The keyring problem is, as I indicated at the start, a great problem for investigation. There is no single right answer. It all depends on how you interpret the question. As occurs so often with applications of mathematics, you have to start by turning an underspecified question into something precise. With answers ranging from 12 to 3,840 (Any advance on those limits, anyone?), it is clear that how you introduce the precision can make an enormous difference.

    The NCTM tweeter presumably modeled the situation as: "How many ways are there to order five points on a non-oriented circle having no distinguished point?" I'm not going to give any of the calculations, by the way. I may not have K-12 classroom experience, but I've done enough math teaching in my life to know that good teaching is a matter of helping students figure it out for themselves. This, incidentally, is why Kahn Academy (which I have endorsed elsewhere and will continue to do so) does not teach anyone how to do math (i.e., how to think mathematically), any more than a dictionary, thesaurus, and grammar book can teach someone how to write a novel. What Salman Kahn does is provide an excellent instructional resource for some of the tools you need to do math. A particularly gifted and motivated individual could likely use it to learn mathematics on their own, particularly if they had access to a mathematician who could assist them when they are stuck. Thank you for doing that, Sal. Your site is valuable, and you deserve all the attention it has garnered. The danger I see in all the media coverage of late is if people think that the provision of a tool that can play a part in improving the nation's mathematical abilities is actually the entire solution. (As far as I am aware - and I have met Sal a few times and we have talked about his material - he himself has not claimed that, though others seem to have come close.)

    The NCTM tweeter's interpretation of the keyring scenario is an easy one for experienced math teachers to slip into without realizing it, because it is the one that leads to the easiest computation. But as I pointed out (at length, as is my wont) in my May 2010 column, interpreting in simplistic ways problems formulated in real-world terms is tricky and not without significant dangers. Unfortunately, formulating abstract mathematical and logical puzzles in seemingly r eal-world terms (word problems) is a tradition that goes back to the very beginnings of mathematics several thousand years ago, and has been used ever since. As I noted in that earlier essay, this is fine for those of us who enjoy puzzles and learn to interpret the problems in the intended way - to "read the code" - but is problematic for everyone else. And in this case the everyone elses constitute the majority of people!

    Here is how I arrived at my answer. In a drawer at home, I have several key rings I have acquired over the years. So many that I suspect that, from that one source alone, a future historian might be able to retrace many places I have visited and institutions I have interacted with. Those keyrings all have one feature in common, namely a topologically circular ring, and the majority share a second feature, namely to the ring is attached some kind of object, often a badge or shield, sometimes a ball-shaped object, an occasional pen or flashlight, etc. I'll add that some of those badge-like attachments have two distinct faces and are rigidly attached to the ring, some have two distinct faces but the entire badge can be rotated on an axle, and some are symmetrical so that the entire keyring looks the same from both sides. ("What difference can these features make?" one or two of your students might ask. If they don't, you should ask them.)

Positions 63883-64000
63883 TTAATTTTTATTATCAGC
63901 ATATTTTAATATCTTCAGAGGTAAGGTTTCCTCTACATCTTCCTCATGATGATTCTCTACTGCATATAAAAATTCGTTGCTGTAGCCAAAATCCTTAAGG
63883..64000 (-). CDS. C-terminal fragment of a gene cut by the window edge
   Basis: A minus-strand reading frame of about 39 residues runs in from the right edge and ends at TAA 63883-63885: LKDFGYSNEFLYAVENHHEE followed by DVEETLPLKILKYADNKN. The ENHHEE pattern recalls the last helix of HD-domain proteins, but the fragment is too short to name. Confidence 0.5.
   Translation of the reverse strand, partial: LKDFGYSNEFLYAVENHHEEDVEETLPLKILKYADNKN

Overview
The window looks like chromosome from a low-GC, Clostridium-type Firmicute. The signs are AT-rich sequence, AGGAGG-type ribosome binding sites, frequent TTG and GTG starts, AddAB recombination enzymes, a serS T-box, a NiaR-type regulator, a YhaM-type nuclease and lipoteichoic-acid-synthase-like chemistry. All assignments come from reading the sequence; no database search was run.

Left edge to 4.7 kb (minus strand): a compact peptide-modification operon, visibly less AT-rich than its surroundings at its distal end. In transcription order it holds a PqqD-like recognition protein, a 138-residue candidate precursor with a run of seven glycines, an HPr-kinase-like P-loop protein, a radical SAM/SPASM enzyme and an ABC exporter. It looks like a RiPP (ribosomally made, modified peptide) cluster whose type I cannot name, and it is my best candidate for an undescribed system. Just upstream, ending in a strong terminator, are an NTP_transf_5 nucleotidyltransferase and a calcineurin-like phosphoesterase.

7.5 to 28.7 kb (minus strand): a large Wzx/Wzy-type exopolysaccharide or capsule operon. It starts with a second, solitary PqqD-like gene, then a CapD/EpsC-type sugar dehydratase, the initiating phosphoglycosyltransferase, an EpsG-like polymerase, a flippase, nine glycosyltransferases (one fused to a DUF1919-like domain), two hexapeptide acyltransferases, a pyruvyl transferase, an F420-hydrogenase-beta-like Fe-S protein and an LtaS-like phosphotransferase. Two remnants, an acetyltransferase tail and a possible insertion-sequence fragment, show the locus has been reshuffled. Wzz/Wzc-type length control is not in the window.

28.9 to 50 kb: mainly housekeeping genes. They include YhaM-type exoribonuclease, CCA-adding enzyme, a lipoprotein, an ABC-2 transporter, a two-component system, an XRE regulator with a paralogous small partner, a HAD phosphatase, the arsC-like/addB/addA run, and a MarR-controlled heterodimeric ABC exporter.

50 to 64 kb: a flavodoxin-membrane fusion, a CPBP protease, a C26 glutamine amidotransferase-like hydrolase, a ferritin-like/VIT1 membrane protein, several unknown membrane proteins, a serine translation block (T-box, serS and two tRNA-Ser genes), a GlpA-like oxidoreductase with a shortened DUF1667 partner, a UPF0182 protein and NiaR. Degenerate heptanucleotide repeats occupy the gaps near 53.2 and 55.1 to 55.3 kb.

I also have an even larger collection of keys. (Why do we keep old keys, by the way? I have no idea what the majority of them lock, and for sure they no longer fit anything I still have access to.) A very small number of those keys are symmetrical: when I turn them over, they look identical. (Again, is this significant to how we model the problem?) But the vast majority do not have such symmetry.

    When I modeled the keyring probem, I based my model on my notalgia-based collection of real keyrings and my irrational collection of old keys. In other words, I did what I think any sane, sensible person would do outside the math class: I took the problem at face value, as asking about real keys on real keyrings. I based my solution on what I most commonly saw in my drawer.

    I then had to decide what constitutes an "arrangement". Again, I interpreted this word (I almost said "key word", but decided that would be too tacky, though puns are their own reword) in the way I thought most natural. The problem asked about different arrangements of keys, not about permuting them around the ring. In particular, if I change the orientation of one of the (asymmetrical keys), I change the arrangement. Again, there is a story to be told, and a decision to make, when symmetrical keys are involved. And I wondered for a while what to do about having two or more identical keys on the same ring, when the mathematical model you choose could depend on why the question was asked in the first place.

    In the end, I came out with 120 x 32, namely 3,840. A far cry from the NCTM's 12. Which of us is right? Neither. There is no right answer for the problem as posed. It's a modeling task - using mathematics to analyze something we encounter in the world. For sure, I think my answer is more in accord with real keys on real keyrings, and hence more realistic, than the NCTM's. But the value of the problem is that it has so many different answers, and shows that building a mathematical model is a tricky thing.

    Solving a math problem that arises from a situation in the world can be hard. But nothing like as hard as formulating the issue mathematically in the first place. And as I argued in another earlier column in July 2010, in the U.S., our economic future and our security depend on our excelling at the latter kind of activity. Put frankly, a crucial economic reason why it is important for as many Americans as possible to know how to solve math problems is so they can think mathematically about real world problems.

    Yes, the keyring puzzle is a great problem, and definitely one that NCTM should be promoting. Devlin's Angle is updated at the beginning of each month. Find more columns here. Follow Keith Devlin on Twitter at @nprmathguy.


    Mathematician Keith Devlin (email: devlin@stanford.edu) is the Executive Director of the Human-Sciences and Technologies Advanced Research Institute (H-STAR) at Stanford University and The Math Guy on NPR's Weekend Edition. His most recent book is Mathematics Education for a New Era: Video Games as a Medium for Learning, published by AK Peters/CRC Press.